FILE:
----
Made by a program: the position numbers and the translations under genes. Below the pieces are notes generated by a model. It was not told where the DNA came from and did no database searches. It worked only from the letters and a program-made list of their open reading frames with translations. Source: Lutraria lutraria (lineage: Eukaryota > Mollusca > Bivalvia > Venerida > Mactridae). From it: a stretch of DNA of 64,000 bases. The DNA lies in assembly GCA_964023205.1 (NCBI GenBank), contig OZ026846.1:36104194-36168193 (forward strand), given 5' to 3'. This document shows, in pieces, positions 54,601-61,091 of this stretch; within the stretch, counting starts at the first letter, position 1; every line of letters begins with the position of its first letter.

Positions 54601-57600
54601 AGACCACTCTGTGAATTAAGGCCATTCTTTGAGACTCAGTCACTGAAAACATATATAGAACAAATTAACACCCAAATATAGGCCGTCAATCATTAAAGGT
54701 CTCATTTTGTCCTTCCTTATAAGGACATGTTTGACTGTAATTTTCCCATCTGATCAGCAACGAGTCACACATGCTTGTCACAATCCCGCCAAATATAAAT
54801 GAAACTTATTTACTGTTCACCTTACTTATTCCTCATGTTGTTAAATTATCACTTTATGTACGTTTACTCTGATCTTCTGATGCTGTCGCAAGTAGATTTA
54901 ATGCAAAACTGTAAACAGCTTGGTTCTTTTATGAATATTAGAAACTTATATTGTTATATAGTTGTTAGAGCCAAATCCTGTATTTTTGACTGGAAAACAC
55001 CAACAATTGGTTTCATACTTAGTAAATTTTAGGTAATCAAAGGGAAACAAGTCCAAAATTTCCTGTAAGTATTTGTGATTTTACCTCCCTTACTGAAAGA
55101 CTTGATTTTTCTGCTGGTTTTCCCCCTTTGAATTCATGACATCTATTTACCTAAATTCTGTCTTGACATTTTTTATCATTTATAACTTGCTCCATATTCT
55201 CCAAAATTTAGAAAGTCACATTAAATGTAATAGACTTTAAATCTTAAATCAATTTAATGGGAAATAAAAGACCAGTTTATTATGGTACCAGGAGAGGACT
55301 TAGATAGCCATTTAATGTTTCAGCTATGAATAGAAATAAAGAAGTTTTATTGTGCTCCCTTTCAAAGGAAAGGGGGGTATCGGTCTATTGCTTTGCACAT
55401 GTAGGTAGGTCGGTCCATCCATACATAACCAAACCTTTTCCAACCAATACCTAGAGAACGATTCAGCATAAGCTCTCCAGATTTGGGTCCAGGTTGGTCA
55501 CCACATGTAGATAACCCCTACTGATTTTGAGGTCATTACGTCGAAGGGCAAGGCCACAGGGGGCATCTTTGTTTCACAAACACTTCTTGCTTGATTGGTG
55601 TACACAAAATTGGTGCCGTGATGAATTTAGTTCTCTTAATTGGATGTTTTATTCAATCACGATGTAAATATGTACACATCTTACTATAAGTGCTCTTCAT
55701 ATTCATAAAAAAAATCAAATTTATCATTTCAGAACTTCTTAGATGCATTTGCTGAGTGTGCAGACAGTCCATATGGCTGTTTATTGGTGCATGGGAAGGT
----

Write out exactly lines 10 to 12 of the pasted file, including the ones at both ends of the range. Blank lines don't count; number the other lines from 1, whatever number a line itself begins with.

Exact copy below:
55301 TAGATAGCCATTTAATGTTTCAGCTATGAATAGAAATAAAGAAGTTTTATTGTGCTCCCTTTCAAAGGAAAGGGGGGTATCGGTCTATTGCTTTGCACAT
55401 GTAGGTAGGTCGGTCCATCCATACATAACCAAACCTTTTCCAACCAATACCTAGAGAACGATTCAGCATAAGCTCTCCAGATTTGGGTCCAGGTTGGTCA
55501 CCACATGTAGATAACCCCTACTGATTTTGAGGTCATTACGTCGAAGGGCAAGGCCACAGGGGGCATCTTTGTTTCACAAACACTTCTTGCTTGATTGGTG